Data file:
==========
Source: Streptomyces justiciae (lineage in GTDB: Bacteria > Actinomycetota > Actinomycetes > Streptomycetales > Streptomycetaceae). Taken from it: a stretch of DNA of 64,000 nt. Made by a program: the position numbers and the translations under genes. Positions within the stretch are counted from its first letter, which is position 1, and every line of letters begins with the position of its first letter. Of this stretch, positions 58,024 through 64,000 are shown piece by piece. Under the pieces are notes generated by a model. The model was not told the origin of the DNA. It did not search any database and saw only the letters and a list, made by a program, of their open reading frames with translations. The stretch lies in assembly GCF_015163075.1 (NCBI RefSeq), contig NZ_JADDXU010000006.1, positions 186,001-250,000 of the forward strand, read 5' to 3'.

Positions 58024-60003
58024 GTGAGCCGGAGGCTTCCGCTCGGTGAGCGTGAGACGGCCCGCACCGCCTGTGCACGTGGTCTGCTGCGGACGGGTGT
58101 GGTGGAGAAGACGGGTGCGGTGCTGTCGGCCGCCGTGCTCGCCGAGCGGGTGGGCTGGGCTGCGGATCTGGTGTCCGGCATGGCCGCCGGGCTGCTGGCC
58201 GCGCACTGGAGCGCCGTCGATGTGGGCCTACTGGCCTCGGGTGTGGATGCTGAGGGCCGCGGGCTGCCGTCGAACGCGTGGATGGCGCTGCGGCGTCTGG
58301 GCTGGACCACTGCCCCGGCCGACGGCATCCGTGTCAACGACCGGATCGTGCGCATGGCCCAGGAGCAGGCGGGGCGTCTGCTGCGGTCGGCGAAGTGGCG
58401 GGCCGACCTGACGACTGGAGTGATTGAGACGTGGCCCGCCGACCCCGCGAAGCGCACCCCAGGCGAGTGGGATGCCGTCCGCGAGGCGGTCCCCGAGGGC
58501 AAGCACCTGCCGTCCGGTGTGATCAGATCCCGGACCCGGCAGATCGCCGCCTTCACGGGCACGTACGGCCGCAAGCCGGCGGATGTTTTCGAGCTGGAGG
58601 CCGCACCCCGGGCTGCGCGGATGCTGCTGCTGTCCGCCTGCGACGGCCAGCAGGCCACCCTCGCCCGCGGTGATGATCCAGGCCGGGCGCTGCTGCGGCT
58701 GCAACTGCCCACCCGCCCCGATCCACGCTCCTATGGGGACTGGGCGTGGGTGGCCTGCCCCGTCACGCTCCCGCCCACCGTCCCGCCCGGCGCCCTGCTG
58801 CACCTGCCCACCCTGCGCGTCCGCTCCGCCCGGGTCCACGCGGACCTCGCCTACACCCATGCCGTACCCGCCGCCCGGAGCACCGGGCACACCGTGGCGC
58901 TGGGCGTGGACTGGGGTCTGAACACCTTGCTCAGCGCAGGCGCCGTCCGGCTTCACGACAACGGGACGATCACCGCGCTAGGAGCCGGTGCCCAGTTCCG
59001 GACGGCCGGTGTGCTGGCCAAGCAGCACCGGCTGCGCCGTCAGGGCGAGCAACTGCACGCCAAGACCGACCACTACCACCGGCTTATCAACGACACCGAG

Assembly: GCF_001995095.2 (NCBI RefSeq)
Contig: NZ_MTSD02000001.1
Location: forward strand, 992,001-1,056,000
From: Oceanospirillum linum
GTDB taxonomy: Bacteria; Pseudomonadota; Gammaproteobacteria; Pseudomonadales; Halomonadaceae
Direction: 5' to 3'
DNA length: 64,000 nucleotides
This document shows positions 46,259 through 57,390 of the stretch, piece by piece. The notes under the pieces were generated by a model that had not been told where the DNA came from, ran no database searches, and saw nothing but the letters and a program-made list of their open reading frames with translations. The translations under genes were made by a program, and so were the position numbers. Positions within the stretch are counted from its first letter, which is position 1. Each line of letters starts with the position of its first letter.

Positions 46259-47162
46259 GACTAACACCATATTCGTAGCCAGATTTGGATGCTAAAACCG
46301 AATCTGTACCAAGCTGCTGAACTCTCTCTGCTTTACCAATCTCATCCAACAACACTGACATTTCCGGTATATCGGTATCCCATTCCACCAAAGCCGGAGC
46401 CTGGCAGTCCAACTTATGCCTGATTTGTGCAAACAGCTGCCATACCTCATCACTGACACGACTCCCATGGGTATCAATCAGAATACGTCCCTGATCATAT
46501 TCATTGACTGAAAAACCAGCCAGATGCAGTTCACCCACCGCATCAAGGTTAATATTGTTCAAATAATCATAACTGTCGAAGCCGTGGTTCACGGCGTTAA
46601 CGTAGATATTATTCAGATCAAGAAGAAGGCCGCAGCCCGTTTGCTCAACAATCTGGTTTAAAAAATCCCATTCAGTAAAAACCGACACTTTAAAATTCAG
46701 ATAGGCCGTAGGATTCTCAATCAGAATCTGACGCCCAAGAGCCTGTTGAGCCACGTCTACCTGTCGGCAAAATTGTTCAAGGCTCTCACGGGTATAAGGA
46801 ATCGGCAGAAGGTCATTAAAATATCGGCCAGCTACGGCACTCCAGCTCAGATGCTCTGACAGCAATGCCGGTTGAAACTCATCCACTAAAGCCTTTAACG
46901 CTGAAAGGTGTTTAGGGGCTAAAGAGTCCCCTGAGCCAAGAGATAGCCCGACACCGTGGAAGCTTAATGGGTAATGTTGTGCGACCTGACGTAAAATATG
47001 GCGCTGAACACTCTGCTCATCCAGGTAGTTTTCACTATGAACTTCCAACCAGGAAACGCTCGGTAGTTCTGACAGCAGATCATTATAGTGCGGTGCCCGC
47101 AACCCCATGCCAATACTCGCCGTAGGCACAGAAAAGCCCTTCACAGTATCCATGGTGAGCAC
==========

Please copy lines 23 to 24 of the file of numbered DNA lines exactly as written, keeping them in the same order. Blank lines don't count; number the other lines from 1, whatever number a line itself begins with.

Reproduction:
46259 GACTAACACCATATTCGTAGCCAGATTTGGATGCTAAAACCG
46301 AATCTGTACCAAGCTGCTGAACTCTCTCTGCTTTACCAATCTCATCCAACAACACTGACATTTCCGGTATATCGGTATCCCATTCCACCAAAGCCGGAGC